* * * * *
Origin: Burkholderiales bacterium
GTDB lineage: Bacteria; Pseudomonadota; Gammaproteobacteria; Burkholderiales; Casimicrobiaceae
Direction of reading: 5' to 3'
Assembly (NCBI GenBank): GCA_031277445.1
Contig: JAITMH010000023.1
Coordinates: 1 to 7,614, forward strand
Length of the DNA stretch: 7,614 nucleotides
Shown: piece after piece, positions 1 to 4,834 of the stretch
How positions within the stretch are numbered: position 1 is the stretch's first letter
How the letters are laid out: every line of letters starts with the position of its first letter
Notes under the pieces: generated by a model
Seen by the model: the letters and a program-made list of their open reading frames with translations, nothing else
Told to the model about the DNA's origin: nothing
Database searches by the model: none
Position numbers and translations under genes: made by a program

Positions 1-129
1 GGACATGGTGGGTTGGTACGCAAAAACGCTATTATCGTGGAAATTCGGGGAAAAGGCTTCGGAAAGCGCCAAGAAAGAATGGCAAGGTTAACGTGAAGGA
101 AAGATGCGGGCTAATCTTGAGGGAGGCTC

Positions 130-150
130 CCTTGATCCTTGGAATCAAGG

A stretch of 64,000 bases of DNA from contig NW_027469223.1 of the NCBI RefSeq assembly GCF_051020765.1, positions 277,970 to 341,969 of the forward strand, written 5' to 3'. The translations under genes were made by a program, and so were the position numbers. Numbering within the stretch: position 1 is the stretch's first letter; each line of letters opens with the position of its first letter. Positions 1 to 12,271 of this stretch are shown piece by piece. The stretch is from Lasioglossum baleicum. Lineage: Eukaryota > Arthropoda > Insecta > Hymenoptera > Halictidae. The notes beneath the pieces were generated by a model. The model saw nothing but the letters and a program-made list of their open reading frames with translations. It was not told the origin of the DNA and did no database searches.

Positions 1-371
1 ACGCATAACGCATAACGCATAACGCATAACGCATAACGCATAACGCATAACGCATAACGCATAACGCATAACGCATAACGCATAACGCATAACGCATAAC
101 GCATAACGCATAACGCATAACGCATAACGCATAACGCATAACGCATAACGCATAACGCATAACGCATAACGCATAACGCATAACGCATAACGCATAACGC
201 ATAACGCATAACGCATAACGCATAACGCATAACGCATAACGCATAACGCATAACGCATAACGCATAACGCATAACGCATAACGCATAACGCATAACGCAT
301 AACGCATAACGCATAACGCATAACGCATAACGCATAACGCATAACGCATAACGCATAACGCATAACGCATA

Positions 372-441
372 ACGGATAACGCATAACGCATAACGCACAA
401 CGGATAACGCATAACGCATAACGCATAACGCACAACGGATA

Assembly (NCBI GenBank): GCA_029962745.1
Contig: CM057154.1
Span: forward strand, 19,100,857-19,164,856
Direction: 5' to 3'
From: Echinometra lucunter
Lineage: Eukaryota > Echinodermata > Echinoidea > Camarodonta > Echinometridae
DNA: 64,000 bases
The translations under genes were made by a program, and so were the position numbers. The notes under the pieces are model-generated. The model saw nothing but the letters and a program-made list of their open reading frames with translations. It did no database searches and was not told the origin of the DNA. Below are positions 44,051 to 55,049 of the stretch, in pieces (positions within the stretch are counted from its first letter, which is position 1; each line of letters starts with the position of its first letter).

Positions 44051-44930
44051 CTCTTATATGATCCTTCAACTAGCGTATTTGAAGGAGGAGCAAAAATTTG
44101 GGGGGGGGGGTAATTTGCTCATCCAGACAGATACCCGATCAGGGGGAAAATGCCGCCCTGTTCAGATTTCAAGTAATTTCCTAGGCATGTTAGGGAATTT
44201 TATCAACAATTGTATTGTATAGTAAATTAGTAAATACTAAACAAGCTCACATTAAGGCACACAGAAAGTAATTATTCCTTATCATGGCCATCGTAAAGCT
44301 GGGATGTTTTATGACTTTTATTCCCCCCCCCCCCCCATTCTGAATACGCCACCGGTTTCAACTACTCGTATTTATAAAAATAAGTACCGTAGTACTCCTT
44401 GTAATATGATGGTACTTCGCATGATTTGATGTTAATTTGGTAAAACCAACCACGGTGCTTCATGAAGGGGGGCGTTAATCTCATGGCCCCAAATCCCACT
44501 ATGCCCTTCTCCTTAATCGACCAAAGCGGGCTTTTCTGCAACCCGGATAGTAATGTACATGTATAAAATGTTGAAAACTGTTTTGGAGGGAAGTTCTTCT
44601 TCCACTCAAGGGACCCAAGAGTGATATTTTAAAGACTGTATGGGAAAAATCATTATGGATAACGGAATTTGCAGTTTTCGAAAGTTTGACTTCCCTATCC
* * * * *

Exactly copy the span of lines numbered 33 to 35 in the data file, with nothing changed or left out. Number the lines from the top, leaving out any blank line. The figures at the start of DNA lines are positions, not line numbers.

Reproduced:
Direction: 5' to 3'
From: Echinometra lucunter
Lineage: Eukaryota > Echinodermata > Echinoidea > Camarodonta > Echinometridae